The UK inflation rate had been expected to drop to 2.9% in January 2018 from 3% the month before. However, it actually came in higher than forecast and remained 1% above the Bank of England’s target rate of 2%. This is concerning as it means that UK households will continue to feel a squeeze in their living standards.
The Bank of England Governor Mark Carney did say last week that he thought it possible that inflation could creep above 3% again this year before falling back again, but it could end up pushing even higher than expected if yesterday’s reading is anything to go by. The pound had started the day by falling back against the dollar but it eventually reverse its position and strengthened – perhaps this is down to the increase chance of an interest rate rise as the monetary policy committee will have to be seen to be doing something in a bid to curb inflation. It makes for a difficult few months in the world of currency movement.
Meanwhile, the new Federal Reserve Chair Jerome Powell was sworn in and said he believed that the global economy had recovered strongly since the financial crisis. He also said that the Fed ‘will also preserve the essential gains in financial regulation while seeking to ensure that our policies are as efficient as possible.’
Today we will see the eurozone GDP growth rate and the inflation figure from Germany. We will also see the US inflation rate and it will be interesting to see how both compare with the UK’s. Finally, there’s still time to grab hold of a copy of our currency forecasts. Given how quickly everything can change, their shelf life is necessarily short, but they are certainly still relevant at the moment.
GBP: British workers continue to suffer a cost of living squeeze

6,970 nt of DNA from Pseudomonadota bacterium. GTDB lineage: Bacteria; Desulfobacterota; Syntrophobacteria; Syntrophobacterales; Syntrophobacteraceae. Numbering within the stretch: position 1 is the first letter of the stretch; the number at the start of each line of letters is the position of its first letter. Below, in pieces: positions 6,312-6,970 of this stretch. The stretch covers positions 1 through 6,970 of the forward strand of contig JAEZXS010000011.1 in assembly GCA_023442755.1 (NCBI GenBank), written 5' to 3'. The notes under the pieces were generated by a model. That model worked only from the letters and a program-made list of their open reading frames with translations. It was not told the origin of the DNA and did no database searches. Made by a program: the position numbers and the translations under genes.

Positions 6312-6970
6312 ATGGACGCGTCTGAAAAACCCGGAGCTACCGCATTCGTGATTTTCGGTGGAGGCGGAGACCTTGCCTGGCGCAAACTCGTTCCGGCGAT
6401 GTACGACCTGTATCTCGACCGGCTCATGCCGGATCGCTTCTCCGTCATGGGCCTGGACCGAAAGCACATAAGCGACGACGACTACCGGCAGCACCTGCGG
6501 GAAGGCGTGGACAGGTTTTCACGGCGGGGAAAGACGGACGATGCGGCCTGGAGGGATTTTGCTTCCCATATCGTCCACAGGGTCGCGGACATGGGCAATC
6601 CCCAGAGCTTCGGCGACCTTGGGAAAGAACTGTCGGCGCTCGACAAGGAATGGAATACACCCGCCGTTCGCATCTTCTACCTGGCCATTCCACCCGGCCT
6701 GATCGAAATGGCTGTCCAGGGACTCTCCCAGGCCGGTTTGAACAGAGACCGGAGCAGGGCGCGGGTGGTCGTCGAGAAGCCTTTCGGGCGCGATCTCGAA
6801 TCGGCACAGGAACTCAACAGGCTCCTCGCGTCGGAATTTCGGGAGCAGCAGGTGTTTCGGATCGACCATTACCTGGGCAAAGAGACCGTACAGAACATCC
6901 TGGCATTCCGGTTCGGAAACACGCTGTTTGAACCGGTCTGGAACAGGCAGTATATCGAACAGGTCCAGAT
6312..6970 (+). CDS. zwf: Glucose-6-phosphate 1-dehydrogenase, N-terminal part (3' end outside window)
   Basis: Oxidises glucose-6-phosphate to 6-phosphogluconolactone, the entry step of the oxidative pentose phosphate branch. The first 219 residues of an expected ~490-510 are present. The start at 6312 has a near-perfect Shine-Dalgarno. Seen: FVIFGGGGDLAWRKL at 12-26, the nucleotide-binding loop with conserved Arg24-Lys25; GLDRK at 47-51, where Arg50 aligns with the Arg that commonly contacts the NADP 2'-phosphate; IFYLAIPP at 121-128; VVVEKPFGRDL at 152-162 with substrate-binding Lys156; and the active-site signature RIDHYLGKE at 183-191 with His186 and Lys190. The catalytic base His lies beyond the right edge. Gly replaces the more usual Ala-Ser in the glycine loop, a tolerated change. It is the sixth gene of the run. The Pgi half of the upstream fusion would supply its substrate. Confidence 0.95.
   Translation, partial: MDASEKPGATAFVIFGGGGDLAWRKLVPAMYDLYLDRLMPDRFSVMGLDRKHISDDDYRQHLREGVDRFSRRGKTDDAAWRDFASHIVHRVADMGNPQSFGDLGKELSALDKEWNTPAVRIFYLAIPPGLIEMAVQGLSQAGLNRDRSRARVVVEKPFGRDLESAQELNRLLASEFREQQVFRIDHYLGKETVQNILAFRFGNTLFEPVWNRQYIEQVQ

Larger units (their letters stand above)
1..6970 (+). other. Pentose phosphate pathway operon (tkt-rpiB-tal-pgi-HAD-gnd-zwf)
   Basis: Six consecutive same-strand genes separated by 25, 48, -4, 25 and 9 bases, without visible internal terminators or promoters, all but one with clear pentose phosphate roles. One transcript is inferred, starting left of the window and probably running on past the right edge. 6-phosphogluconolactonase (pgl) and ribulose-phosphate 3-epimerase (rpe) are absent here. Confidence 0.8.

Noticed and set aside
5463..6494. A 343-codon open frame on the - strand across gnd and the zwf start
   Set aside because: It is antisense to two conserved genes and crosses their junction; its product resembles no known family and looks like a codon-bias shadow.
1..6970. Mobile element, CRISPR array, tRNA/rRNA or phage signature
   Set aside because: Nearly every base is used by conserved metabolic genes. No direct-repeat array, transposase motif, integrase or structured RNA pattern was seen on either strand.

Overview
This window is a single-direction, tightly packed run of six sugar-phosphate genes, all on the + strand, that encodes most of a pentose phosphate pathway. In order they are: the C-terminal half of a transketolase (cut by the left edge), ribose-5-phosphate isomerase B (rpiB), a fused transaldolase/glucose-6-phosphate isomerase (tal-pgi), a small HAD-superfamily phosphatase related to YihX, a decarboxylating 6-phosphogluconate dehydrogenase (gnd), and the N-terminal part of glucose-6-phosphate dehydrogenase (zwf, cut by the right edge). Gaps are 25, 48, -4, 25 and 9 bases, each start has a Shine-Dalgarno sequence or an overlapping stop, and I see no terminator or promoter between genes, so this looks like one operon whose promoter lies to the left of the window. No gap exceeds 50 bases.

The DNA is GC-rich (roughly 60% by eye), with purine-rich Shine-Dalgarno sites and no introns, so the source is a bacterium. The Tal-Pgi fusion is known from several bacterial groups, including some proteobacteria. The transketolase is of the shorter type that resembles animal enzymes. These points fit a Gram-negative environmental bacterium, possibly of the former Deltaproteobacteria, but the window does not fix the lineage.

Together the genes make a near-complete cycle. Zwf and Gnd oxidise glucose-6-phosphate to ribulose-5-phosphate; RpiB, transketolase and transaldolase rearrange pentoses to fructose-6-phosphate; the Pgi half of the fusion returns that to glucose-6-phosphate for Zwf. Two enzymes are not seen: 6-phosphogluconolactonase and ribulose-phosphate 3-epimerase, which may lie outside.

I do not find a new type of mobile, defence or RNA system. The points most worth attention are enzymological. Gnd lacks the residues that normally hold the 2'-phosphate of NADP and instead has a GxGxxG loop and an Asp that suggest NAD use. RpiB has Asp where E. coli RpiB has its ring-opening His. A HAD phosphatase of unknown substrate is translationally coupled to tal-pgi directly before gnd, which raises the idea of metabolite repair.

The big talking point from yesterday was that the UK inflation rate came in higher than expected at 3%. It had been forecast to drop to 2.9% but it wasn’t to be. Year-on-year, the retail price index also came in below expectations at 4% (4.1% had been forecast). Despite this, sterling managed to strengthen against the dollar, possibly because of expectations of an interest rate rise by the BoE.
It is extremely quiet today for UK economic data and so attention will likely be on the eurozone and US. Having said this, we might hear more of what Theresa May has to say about Brexit which could cause some volatility.
EUR: eurozone GDP growth rate set for release today
The euro’s run continued yesterday which was all the more remarkable given that there were no major economic releases from the eurozone yesterday. The single currency clearly had the better 2017 than sterling and the dollar, and the question has always been whether the positivity could continue into 2018. At this juncture, it certainly appears so.
Today is much busier than the week so far, with the eurozone GDP growth rate for fourth quarter of 2017 released. It is the second estimate and should give us a real indication of how the economy performed towards the end of last year. Interestingly, the quarter-on-quarter and year-on-year readings are expected to dip 0.1% to 0.6% and 2.7% respectively.
We will also see the GDP growth rate and inflation rate for Germany, as well as the eurozone’s industrial production rate for December. If it proves to be a good day for economic data, the euro could strengthen further.
USD: new Fed Chair Jerome Powell sworn in
The new Federal Reserve Chair Jerome Powell was sworn in yesterday and, in his opening remarks, he said that the global economy has recovered strongly since the financial crisis. He did, however, say that the Fed were conscious that there were still potential risks to financial stability.
The dollar lost ground against sterling and the euro yesterday, but with no releases of note this is nothing to get too alarmed about. Today is a busier calendar, with January’s inflation rate set for release, as well as the retail sales for the same month.
Inflation is expected to drop from 2.1% to 1.9%, while retail sales have been forecast to fall to 0.2% from 0.4%.
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